Sometimes it’s quite hard to relax when you live in an old house, because the lazily wandering eye will all too often spot something not quite right: a beam that suddenly seems to have too little support, or a pile of dust that might betray active wood pests. Nine times out of ten the risks spotted in that casual glance prove, on reflection, to be exaggerated, perhaps a function of the pessimistic frame of mind that develops when repairing an old house: the deeper you examine the building, the more problems you have to solve. Here are pictures of three things we did after staring rather a lot at potential problems. Probably only one of them was really necessary, but doing the other two made us feel better.
The first picture is of a wrought iron bracket we had made to reinforce the end of the biggest beam in the house, which does not quite meet the wall (a result of the repair of the chimney and fireplace which were leaning into the room but are now straight, which moved the bearing surface in the wall away from the timber). The beam end since then has rested not on a post but on a one inch thick steel slab inserted in the wall whose other end bears the weight of a beam and studs above. Solid and permanent, we were assured, but sitting in an armchair underneath, somehow it didn’t look right. The bracket bought piece of mind, and looks nice, too.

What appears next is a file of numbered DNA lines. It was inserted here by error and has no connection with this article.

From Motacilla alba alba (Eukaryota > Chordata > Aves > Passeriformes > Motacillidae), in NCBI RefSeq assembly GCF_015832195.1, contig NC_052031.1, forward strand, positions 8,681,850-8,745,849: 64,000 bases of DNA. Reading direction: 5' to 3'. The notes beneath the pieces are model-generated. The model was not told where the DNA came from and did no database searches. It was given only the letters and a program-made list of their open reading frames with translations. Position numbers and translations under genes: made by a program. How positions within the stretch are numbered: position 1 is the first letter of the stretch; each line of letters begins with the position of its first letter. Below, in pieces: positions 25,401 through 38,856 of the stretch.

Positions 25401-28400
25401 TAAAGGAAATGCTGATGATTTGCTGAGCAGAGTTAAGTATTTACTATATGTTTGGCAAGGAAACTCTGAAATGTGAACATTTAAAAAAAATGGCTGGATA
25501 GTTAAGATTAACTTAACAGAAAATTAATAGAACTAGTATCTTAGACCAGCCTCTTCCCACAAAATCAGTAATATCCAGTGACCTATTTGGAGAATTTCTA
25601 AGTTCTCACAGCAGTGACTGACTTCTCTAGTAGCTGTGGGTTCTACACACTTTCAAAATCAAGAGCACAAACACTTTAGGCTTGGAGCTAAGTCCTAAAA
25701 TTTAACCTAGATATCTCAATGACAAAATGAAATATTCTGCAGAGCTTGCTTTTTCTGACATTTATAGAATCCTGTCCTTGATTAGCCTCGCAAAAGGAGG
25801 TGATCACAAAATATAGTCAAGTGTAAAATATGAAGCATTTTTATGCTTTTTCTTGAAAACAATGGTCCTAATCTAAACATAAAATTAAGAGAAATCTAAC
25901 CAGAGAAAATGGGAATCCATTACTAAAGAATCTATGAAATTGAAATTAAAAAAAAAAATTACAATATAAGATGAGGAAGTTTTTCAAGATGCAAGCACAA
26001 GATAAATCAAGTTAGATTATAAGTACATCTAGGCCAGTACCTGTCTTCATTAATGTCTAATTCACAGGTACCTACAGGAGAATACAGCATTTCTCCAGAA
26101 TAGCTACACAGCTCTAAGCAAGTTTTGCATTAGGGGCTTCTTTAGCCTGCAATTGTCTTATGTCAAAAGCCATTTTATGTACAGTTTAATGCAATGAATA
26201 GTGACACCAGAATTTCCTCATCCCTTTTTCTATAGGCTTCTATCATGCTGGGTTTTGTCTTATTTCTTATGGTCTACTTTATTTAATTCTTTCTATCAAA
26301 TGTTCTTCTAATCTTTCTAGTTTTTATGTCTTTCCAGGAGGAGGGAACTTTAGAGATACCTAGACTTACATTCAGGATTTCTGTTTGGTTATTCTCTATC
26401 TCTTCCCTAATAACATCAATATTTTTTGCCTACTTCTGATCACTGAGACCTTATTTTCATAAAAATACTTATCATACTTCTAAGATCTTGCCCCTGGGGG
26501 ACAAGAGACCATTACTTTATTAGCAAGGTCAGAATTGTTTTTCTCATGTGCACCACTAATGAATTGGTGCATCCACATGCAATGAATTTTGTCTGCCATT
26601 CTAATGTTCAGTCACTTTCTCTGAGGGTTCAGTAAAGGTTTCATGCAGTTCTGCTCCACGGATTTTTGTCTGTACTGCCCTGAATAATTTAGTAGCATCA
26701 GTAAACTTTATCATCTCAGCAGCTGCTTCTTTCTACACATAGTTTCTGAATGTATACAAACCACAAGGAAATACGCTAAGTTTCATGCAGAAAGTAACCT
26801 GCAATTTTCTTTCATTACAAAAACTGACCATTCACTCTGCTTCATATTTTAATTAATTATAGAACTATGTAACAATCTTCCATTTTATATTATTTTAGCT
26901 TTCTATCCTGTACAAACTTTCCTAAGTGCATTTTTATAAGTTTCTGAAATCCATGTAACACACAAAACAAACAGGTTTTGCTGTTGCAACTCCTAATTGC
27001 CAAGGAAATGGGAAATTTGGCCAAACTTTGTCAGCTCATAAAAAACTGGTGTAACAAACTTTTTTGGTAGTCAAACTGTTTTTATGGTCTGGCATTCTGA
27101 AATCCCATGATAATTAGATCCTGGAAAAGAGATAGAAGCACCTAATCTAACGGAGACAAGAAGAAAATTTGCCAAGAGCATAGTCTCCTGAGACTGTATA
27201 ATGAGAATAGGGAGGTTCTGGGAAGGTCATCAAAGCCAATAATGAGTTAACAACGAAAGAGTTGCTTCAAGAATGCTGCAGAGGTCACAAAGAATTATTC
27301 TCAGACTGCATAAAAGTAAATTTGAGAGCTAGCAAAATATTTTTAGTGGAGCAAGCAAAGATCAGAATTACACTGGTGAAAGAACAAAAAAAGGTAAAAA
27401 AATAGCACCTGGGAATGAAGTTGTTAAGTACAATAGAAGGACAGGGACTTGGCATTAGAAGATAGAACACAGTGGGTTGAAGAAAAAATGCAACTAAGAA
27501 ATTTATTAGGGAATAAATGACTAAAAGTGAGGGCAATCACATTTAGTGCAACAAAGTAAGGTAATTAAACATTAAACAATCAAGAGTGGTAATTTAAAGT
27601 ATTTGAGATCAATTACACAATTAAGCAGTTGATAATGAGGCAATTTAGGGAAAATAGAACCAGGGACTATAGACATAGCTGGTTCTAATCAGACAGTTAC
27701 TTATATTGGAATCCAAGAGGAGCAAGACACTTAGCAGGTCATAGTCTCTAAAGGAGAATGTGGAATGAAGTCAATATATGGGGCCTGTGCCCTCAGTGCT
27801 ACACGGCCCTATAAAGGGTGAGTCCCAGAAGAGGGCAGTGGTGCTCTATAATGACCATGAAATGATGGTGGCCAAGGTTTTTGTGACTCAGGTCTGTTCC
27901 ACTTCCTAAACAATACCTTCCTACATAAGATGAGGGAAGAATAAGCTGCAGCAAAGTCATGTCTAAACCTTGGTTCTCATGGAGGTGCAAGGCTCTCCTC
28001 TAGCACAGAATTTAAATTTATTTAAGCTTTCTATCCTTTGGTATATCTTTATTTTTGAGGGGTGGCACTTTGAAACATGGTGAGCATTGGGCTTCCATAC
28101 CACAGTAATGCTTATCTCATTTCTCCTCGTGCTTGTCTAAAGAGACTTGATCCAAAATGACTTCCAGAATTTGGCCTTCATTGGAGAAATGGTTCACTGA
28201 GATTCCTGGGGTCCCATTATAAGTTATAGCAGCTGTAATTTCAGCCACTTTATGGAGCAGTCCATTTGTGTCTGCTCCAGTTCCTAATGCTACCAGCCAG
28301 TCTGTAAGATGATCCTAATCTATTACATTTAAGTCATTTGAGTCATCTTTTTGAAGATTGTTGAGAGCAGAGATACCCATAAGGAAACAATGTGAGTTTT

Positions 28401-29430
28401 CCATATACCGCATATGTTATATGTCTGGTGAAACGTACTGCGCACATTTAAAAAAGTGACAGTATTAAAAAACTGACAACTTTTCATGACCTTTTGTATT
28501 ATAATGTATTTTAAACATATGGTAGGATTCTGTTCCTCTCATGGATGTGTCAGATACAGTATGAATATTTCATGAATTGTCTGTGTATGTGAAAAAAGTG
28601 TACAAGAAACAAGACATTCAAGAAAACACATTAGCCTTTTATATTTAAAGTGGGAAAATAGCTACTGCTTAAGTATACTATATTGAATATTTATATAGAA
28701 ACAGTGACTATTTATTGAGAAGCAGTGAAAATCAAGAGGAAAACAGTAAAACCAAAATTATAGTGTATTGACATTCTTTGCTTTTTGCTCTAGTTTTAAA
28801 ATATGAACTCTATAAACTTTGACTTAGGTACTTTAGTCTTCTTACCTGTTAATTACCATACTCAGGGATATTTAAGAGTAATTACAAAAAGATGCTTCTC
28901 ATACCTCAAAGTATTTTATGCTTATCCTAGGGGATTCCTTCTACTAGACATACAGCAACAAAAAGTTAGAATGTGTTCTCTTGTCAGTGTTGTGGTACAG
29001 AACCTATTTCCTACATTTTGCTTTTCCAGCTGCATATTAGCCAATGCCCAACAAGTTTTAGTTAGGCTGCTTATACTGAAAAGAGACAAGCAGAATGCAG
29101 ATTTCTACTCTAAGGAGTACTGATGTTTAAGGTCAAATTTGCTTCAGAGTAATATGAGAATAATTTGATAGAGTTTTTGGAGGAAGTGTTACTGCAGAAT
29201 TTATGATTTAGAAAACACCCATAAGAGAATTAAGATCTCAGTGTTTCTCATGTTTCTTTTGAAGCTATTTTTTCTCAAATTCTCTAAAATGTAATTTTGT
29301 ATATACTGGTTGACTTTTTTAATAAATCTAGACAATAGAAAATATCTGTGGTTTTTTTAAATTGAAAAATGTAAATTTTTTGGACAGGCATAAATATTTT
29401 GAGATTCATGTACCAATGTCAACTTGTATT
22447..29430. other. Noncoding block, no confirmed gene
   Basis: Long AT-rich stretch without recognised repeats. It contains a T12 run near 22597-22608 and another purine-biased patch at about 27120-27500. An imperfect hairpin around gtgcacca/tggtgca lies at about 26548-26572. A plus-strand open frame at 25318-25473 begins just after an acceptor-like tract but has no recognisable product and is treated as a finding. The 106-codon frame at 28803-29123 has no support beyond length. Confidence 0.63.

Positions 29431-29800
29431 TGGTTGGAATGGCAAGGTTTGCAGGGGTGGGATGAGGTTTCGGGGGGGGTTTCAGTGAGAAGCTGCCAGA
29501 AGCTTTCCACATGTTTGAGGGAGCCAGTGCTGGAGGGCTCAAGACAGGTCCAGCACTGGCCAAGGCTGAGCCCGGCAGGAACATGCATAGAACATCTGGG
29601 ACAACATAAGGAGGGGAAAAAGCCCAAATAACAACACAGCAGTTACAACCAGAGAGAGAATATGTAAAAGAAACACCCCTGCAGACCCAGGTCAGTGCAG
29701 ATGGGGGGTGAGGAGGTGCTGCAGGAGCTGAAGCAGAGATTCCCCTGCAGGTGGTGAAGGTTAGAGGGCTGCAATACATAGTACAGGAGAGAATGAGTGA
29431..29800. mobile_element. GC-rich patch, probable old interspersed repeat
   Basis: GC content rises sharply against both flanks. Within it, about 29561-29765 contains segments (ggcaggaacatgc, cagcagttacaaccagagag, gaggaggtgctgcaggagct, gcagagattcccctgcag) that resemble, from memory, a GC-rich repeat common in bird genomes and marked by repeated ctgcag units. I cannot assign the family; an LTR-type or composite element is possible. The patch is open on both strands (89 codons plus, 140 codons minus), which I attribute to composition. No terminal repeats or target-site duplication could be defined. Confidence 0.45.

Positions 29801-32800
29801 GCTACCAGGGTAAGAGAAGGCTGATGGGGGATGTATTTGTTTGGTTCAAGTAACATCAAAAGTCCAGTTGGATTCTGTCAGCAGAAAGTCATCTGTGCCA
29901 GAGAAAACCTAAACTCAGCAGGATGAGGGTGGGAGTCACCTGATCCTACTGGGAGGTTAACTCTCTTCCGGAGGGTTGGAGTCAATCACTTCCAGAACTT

Next, the only repair of the three that was definitely necessary, and so we commissioned it early on. A large section of the massive chestnut beam in the kitchen had been weakened by old rot. The beam deflected worryingly when walking across the room above. A deep slot was cut in the beam from above and a T-section steel “flitch” beam was cut to drop into it, bedded in resin. The flat top of the beam rests on top of the wood. You can just see the steel in the photograph through one of the cavities left by the rot, which long ago disappeared, leaving crumbly wood around the holes.
The third picture is of an oak knee, a precautionary reinforcement of the end of another main beam, which does rest partially on a post, but after staring at it over several years, mainly from an armchair, it was decided that there wasn’t a big enough contact surface between the two. The knee is a naturally grown shape, bolted onto the other timbers. You can see from the photo that we were probably worrying too much, but then we definitely feel more relaxed when we look at it, especially as that wall had a significant risk of movement when the extension was being built behind it. Starting on the extension was what prompted us to do something, just in case.